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HOW DOES 'MODELING' WORK!?
Old 29th January 2007
  #1
Lives for gear
HOW DOES 'MODELING' WORK!?

Ok, so when I play my guitar through my Pod, what the hell is used to create the 'models'? Or when I load up a plugin that is a model of say, an 1176 compressor, or a Neve eq, what is going on on a mathematical level? How do they 'capture' the sound of a given piece of equipment? Is it just some sort of eq/frequency response signature? How do 1's and 0's used to replicate an analog (physical world) sound? This has been driving me crazy lately, so I want to push on through the bull**** world of marketing and buzzwords to understand what is happening here at a base level.

This thread is not meant to 'bash modeling' at all (in fact it's fine with me as long as it sounds good!).


halcyo
Old 29th January 2007
  #2
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mixerguy's Avatar
HOW DOES 'MODELING' WORK!?

In my opinion..... it works poorly.


Old 29th January 2007
  #3
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Harley-OIART's Avatar
 

Quote:
Originally Posted by mixerguy View Post
HOW DOES 'MODELING' WORK!?

In my opinion..... it works poorly.


Do you like McDSP Analog Channel? There's gotta be at least one modelled product you like. =)

To the OP - It works by carefully and painstakingly measuring the acoustic signature of each stage the signal passes through in a given device. It takes a while, and it is a lot of work. It is really just alot of mesurments combined to create an algorithm that forms a sonic signature. Make sense? lol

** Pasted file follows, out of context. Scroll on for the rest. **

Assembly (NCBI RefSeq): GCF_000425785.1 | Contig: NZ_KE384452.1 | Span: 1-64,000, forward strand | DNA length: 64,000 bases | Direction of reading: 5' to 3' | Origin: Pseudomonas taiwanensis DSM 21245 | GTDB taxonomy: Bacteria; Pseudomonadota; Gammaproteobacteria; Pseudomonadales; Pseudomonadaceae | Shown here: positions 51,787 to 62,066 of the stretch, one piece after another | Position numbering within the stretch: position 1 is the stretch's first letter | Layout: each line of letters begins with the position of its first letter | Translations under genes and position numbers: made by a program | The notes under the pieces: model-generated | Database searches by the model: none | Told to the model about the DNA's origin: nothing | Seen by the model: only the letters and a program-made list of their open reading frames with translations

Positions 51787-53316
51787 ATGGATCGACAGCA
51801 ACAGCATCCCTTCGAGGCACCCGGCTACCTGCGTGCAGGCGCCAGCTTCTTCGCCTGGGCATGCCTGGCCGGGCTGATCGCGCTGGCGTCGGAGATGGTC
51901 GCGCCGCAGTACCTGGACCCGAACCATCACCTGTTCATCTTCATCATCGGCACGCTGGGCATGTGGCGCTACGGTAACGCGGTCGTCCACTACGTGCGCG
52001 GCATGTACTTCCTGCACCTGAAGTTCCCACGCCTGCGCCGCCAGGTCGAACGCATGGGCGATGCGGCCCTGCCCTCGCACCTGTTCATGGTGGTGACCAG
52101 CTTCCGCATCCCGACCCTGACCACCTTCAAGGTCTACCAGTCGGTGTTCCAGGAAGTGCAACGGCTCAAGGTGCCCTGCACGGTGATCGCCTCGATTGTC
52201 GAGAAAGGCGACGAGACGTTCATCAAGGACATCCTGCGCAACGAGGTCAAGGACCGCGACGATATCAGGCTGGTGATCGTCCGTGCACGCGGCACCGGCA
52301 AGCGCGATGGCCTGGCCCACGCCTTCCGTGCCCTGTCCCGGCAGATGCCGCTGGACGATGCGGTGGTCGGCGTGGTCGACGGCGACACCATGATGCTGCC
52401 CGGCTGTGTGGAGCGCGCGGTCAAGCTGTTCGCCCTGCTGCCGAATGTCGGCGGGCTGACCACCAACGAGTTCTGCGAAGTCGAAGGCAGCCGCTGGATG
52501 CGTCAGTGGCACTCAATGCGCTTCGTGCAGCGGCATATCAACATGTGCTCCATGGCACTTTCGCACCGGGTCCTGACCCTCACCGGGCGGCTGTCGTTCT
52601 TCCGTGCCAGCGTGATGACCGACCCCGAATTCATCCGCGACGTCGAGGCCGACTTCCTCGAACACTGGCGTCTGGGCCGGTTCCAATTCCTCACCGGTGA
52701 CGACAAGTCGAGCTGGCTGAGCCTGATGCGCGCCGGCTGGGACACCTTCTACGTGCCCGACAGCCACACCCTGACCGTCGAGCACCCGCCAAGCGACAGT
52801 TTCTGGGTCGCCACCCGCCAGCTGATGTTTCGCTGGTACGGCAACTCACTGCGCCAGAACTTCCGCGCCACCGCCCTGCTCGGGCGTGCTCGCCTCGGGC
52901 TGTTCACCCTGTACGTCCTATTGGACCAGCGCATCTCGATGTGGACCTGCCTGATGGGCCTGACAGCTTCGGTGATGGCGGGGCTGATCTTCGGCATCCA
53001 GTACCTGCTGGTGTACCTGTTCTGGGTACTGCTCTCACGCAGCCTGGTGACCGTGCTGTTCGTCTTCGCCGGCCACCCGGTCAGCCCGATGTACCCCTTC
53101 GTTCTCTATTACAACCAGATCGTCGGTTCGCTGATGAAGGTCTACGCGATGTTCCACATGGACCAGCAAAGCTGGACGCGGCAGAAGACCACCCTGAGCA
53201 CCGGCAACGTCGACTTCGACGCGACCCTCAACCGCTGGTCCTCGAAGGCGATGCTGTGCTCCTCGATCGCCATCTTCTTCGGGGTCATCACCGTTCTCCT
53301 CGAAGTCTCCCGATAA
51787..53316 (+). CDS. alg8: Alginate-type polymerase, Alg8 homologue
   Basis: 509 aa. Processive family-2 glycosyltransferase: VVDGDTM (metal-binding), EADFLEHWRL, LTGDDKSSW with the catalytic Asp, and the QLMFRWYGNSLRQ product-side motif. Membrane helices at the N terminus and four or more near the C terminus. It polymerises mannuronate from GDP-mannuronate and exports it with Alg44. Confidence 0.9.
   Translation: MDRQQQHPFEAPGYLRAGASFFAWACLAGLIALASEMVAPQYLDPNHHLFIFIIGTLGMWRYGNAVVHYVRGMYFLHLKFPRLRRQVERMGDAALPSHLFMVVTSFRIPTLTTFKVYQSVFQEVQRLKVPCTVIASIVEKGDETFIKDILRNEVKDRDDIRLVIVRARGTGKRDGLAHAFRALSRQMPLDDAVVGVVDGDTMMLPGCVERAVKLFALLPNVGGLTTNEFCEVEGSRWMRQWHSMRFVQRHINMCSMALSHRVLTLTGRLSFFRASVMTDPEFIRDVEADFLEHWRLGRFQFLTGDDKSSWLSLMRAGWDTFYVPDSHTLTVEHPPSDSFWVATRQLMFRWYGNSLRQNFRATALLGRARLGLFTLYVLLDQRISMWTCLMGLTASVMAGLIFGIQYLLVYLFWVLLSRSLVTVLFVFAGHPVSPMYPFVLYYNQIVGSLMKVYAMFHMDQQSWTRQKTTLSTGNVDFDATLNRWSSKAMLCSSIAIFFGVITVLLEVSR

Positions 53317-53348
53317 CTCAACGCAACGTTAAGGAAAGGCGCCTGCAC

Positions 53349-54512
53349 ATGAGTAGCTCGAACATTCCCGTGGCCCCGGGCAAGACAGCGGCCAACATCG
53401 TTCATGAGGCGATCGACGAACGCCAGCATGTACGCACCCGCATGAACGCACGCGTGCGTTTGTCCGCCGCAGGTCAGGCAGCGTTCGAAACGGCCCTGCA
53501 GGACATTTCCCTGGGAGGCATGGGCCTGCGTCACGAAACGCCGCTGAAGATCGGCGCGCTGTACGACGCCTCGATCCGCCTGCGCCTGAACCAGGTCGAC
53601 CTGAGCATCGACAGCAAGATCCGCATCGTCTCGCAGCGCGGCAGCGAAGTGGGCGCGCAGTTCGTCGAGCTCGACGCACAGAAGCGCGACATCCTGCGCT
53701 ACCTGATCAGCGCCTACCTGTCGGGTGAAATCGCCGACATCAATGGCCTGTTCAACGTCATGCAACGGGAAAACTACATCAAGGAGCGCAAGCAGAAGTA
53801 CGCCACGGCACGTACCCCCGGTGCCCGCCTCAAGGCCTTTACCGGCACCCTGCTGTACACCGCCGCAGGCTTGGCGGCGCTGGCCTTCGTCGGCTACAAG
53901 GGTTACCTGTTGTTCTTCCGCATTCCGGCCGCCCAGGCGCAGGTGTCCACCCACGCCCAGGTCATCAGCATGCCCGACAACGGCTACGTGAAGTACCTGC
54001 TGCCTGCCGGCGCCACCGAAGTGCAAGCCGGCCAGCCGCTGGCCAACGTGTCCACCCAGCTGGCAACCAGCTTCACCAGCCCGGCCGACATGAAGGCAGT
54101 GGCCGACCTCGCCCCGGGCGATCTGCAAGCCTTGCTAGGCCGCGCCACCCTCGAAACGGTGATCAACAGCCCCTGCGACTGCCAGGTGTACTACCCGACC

Old 29th January 2007
  #4
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gsilbers's Avatar
 

you record A440 direct and also through a real amp, then try to imitate that difference.

thats simplified, its a lot of fukin math and time
Old 29th January 2007
  #5
Registered User
 

When you pass an audio signal through an analog device, all you are really doing is sending an electric current through a series of resistors, capacitors, op-amps, transformers, tubes, variable resistors (knobs) etc. These things modify the signal in mathematically predictable ways (in some respects anyway!), that can be confirmed with painstaking measurements. (ie a certain resistor in series with a resistance of 10Ohms will change an audio signal in a different way than a resistor at 1000Ohms; remember Ohm's Law from high skook physiks?) A plugin model is basically a set of code that includes an algorithm that takes as an input an audio signal represented digitally, and then "models" the hardware by sending the signal through "virtual components" thus coloring and changing the sound in a way similar to what a hardware version would.

of course these are just emulations, and can only capture the behavior of real outboard units, and to varying degrees of success the "sound." They have been getting better though, but a good modeling plug can be very DSP intensive.
Old 29th January 2007
  #6
Gear Addict
 
Studiocat's Avatar
 

Quote:
Originally Posted by Harley-OIART View Post
Do you like McDSP Analog Channel? There's gotta be at least one modelled product you like. =)

To the OP - It works by carefully and painstakingly measuring the acoustic signature of each stage the signal passes through in a given device. It takes a while, and it is a lot of work. It is really just alot of mesurments combined to create an algorithm that forms a sonic signature. Make sense? lol

I've been demo-ing analog channel for a week now. Can someone explain to me what's so great about it? So far I've just found that it adds not-very-nice-digital-sounding-crackling to my sounds.
I guess it might do better on percussive stuff like snares.

A
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